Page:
By Kaleb McDowell, Chin-Teng Lin, Kelvin S. Oie, Tzyy-Ping Jung, Stephen Gordon, Keith W. Whitaker, Shih-Yu Li, Shao-Wei Lu, and W. David Hairston
NOTE: This is an overview of the entire article, which appeared in Volume 1 (2013) of IEEE Access.
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While there have been many demonstrated successes in real-world neurotechnologies during the last three decades, it is argued that there may be fundamental differences in how the human brain functions to control behavior when it is situated in virtual environments as opposed to highly controlled laboratory environments. This article discusses the efforts of a joint government-academic-industry team, supported by the U.S. Army Research Laboratory (ARL), to take an integrative, interdisciplinary, and multi-aspect approach to translate current technologies into devices that may enhance our ability to assess brain activity in real-world scenarios. The authors stress the need to expand the capability of neuroimaging beyond the lab and into real-world environments where natural human, task, and environmental interactions can be studied. In doing so, this will dramatically impact the rise of novel brain-computer interaction technologies (BCITs). BCITs are potentially revolutionary technologies that are moving human-systems communication beyond the mere transmission of information between man and machine and toward the capability for mutually-derived data analysis, interpretation, and prediction.
“Brain imaging … will become even more powerful when high resolution neural data are gathered from participants moving freely and interacting in natural ways,” according to the Executive Office of the President, National Science and Technology Council.
In large part, this research is limited by the technological gap between the neuroimaging tools that currently exist and the tools needed to appropriately conduct neuroimaging research in real-world environments. While significant progress has been made more recently, true real-world neuroimaging will require further development in four critical technology areas: Neuroimaging Hardware, including multi-aspect sensors arrays, power, and on-board processing capabilities that meet the wearability and usability requirements for real-world research and application; Algorithms, addressing issues ranging from signal-to-noise ratios to multi-aspect sensor integration; Interfaces that both facilitate highly multidisciplinary research amongst scientists from varying fields of study, and enable effective data collection by naïve participants; and Experimentation, Testing, and Validation including novel paradigms for neuroimaging under uncertainty and technologies for validating new hardware and algorithms.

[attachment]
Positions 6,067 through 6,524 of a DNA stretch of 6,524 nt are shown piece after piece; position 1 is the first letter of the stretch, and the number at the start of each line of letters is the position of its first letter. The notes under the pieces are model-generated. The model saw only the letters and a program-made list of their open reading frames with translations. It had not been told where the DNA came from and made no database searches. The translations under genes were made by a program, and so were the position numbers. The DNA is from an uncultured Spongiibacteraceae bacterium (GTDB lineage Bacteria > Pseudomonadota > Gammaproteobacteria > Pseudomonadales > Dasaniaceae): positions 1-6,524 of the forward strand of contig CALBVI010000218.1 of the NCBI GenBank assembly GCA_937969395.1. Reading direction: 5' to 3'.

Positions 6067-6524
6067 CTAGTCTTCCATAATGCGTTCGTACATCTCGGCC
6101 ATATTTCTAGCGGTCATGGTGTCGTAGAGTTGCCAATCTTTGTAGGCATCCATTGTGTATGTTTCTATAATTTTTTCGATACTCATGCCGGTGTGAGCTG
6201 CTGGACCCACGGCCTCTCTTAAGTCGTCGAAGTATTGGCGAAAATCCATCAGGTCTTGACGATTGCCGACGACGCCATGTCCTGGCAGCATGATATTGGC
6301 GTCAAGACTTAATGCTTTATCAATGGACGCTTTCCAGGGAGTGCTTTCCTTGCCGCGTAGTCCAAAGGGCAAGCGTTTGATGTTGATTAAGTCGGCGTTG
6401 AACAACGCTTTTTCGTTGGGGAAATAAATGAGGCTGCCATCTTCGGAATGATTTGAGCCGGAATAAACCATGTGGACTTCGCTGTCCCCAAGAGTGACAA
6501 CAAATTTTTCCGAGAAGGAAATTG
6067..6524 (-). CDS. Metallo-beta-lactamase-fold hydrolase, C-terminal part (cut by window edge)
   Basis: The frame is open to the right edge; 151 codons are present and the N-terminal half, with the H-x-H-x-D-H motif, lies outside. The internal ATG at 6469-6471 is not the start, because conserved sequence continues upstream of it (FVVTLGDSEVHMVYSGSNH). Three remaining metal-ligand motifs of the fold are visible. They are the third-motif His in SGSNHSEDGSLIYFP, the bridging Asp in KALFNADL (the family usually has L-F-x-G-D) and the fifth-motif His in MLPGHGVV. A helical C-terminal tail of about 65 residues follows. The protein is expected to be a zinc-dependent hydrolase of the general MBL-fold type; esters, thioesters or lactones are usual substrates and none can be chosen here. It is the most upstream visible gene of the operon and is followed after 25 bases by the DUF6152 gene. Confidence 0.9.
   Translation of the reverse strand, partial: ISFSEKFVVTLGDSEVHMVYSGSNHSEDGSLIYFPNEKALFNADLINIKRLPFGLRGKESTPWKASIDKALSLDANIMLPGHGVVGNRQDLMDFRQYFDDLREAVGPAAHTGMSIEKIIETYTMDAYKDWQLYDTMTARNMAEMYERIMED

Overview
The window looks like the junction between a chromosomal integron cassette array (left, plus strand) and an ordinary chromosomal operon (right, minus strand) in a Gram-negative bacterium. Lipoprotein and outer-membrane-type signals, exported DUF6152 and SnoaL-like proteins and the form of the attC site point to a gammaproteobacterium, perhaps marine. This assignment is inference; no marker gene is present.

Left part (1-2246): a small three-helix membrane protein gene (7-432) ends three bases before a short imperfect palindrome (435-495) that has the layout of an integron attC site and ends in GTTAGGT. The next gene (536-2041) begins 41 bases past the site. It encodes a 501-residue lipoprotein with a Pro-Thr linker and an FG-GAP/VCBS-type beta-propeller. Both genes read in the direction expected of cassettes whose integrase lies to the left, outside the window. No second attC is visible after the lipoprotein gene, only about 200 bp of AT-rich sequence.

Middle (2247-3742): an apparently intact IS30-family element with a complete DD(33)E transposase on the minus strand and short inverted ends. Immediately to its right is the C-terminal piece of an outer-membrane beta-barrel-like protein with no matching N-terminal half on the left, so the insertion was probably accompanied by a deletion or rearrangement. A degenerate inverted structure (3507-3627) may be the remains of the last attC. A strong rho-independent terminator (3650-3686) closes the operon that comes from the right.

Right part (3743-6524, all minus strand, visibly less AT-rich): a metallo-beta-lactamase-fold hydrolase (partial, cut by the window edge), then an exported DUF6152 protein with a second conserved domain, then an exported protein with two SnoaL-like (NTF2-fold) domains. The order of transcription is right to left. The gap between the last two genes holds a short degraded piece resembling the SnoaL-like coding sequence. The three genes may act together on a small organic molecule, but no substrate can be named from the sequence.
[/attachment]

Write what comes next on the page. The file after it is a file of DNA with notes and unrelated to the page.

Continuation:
Currently, ARL and its partners, National Chiao Tung University (NCTU) in Taiwan and DCS Corporation are collaborating to implement a first-of-its-kind, wearable, high density, real-world neuroimaging system for studying stress and fatigue in the workplace (see Figure below). The prototype, Stress and Fatigue Neuroimaging (SFN) System V1.0, is made up of an Android device, a Samsung Galaxy S3 in the current implementation, which monitors, records, and synchronizes data streamed from three physiological monitoring devices.
Prototype Real-World Neuroimaging System. Four components are illustrated, an Android device for data collection and integration, a laboratory grade, dry electrode, wirelesss, high resolution EEG system, a Bioharness 3, and an Affectiva Qsensor. Android screenshots depict some examples of activity logging components, such as a start/stop logger (left), two self-assessment surveys (middle), and a visuomotor continuous tracking task (right).
BCIT systems will have to be cost-effective, safe and robust across a wide variety of environments. They will need to operate consistently and reliably within an environment that could be physically damaging to a sensitive unit, and have the ability to properly deal with noise and artifacts that will occur within the BCIT application. The systems will also have to be usable by anyone; simple to set-up and troubleshoot. The real-time processing requirement is perhaps the most critical constraint on BCITs. Finally, neuroimaging for BCIT purposes is almost exclusively framed around a previously established target signal. As a result, BCIT systems can be designed efficiently to detect the target signal at the cost of flexibility or maximal data availability.
ABOUT THE AUTHORS
Author bios and photos are included in the article.